I am a full time GP. Good things about the GP contract for the public; Before the nGMS contract our practice received 80-90% of it's income whatever we did. With the new GP contract 2/3 of our income depends on performance- quality points standards set by the Government and providing services like minor surgery.The quality points system we have in the NHS is the envy of thw world and I believe has helped us focus on improving health outcomes through preventative work and better disease management. We obtained almost all the points in the first year and 100% in the second year through a lot of hard work. We were driven by pride rather than money in this. We wanted to be seen as providing the highest quality care. We have had a significant increase in income in these two years but this has been balanced by a freeze for the last two years in our 1/3 core funding ( the global Sum which covers 70% of staff pay costs)and the need to employ more staff. Our staff hours increases and pay rises have been funded out of the performance related pay. We know the government will manage to claw back what it sees as an excessive pay rise over the next few years. With regards to investment and the "taking excessive profits out of GP businesses" allegation and future profit drawings caps it seems the the Government has forgotten we are small businesses and have been so since the start of the NHS. As with all businesses you cannot invest straight away. Fortunately enough for us the start of a £40,000 surgery refit in our practice coincided with media being full of fat cat GP allegations. The planning process to get this project done started a year ago. I am working harder now than I did in the old contract when I had the out of hours commitment. Bad things about the nGMS contract: The government pricing the 24 hour commitment at £6000. I was paying that to be in a co-operative. I was not unhappy to be doing out of hours in a GP co-operative- I did not want that change in the contract. I wish we could go back to out of hours organised by GP's in non profit making co-operatives- patients got better care. The private sectors bottom line is to make a profit and this can be at the expense of quality and safety of care. I and many of the GP's I know do not do out of hours because of concerns about exposure to the risk of adverse events while on call working in the private sector because of too many demands on the GP on duty. The majority of GP's derive their feeling of self worth and happiness from the relationships they have with their patients and their teams not their pay packets. I did not become a doctor to get rich. I have been very lucky with job security and the priviledge my knowledge and skills give me in being involved in people's lives and trying to make a difference. My satisfaction on achieving 100% quality points was in the fact that our patients would see that we really had provided collectively a high standard of care externally validated in the NHS. What matters most to me and the team I work with is the good opinion of the community we serve. I think the government in it's response to attacks on it's competence in managing the NHS has gone a long way to undermining that good opinion and it saddens me.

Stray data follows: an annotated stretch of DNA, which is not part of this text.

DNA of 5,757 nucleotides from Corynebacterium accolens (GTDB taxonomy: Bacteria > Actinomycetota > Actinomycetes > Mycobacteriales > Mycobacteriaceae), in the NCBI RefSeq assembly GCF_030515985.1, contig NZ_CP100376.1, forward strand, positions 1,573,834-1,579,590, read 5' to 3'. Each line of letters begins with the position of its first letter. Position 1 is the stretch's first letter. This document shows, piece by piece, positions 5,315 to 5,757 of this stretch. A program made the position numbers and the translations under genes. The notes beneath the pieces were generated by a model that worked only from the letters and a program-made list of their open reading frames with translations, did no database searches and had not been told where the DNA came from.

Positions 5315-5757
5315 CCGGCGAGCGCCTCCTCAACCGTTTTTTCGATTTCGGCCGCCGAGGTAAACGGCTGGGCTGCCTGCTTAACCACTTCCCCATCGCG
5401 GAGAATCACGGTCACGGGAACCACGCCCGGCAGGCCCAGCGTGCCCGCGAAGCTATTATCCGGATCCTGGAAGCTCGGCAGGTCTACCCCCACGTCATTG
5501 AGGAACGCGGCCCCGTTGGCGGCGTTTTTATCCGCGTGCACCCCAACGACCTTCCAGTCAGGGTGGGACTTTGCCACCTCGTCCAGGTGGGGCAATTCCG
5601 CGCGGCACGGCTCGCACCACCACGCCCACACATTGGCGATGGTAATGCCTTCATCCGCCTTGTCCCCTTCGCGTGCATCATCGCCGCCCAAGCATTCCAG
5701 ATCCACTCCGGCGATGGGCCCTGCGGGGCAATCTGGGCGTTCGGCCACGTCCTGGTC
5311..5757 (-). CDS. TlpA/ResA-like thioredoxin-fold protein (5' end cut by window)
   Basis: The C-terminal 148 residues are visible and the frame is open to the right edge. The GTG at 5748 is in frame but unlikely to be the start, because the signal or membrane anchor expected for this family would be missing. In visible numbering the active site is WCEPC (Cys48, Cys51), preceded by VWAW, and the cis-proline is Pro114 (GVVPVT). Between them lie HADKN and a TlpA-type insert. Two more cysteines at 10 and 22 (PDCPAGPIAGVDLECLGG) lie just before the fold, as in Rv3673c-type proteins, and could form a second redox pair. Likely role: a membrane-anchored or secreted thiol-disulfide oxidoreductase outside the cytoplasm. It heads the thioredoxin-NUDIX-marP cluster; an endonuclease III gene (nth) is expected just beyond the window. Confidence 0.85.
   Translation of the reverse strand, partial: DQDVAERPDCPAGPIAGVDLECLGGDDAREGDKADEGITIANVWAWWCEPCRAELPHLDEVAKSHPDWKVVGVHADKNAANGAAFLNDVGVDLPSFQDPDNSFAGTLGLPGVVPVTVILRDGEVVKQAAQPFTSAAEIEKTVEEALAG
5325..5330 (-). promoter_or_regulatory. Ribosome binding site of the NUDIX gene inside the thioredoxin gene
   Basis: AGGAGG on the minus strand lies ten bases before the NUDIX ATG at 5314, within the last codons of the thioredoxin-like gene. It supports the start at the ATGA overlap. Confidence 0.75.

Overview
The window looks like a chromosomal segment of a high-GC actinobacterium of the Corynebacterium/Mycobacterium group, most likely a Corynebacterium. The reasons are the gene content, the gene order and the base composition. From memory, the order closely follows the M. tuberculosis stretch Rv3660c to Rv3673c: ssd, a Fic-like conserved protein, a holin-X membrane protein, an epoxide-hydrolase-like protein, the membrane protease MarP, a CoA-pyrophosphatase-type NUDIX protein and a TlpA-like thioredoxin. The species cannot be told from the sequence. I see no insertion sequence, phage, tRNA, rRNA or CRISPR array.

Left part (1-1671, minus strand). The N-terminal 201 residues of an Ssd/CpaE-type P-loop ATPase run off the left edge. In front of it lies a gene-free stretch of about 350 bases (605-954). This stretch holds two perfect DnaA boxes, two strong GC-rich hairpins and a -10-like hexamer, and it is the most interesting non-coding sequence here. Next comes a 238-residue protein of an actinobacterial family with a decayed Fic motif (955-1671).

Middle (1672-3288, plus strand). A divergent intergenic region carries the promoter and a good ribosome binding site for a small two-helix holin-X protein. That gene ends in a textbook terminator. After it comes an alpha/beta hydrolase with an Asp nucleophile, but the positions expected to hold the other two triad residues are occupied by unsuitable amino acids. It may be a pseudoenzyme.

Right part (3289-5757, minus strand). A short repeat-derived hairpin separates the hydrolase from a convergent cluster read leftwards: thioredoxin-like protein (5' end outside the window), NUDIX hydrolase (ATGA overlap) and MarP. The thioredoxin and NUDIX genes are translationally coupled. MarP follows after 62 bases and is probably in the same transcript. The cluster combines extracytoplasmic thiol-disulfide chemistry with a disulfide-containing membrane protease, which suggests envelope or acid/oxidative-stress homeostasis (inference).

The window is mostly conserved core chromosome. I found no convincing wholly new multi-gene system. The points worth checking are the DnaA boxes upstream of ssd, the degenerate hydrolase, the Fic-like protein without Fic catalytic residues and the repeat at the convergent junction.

As a hospital consultant I was surprised to hear your interviewee from the Kings Fund describe the average consultants salary as about £110 - 112,000. Where did this figure come from ? The starting salary of a consultant is ~£72k, and after 30 years it rises to ~£94K (just before retiring). Given that there are far more young consultants than old ones (there has been a constant increase in consultant numbers), the average *must* be £80-90K. Can you ask your interviewee to explain this 30% discrepancy?

Oh good, so my husband is now working normal office hours and earning £100,000 a year. That's news to me. Since the change in the contract, he starts work at 8am and all too often works through until 6.30pm with often just 20 mins for an interrupted lunch ("Dr, could you just sign this, could you just phone a so & so etc.") and maybe a lucky cuppa. No more 1/2 day once a week to make up for the night work. He comes home shredded, cross and depressed. And the extra pay? Well, at the moment it's going towards the rise in staff pay and national insurance costs and trying to improve the premises for better patient access and comfort (not something hospital consultants have to spend their money on!). And less we forget, every 'high earner' supports society with 40% of their pay going back to the government to prop up the state!

I more than tired of this debate. The present average earnings of doctors, £100K or so, isn't such a big deal. Even only moderately senior executives of large corporations have base salaries of £100k or so plus many fringe benefits and have had that for many years past. The reality is, doctors in the NHS have been underpaid for years and this is no more than catching up with their market value. I am not a medical doctor, am more than satisfied with the performance of my own GP, am a retiree of 5 years and was indeed a corporate executive. People in UK need to get used to the idea of international market value of professionals or lose them, and not just doctors either.

It was refreshing to see some realistic data concerning consultant salaries. Unfortunately the media competition for listeners and viewers is such that the mundane reality for the vast majority of the profession is disregarded for spinning the public with sensational data concerning the minority. I have no vested interest in this issue, being a semi retired physics lecturer.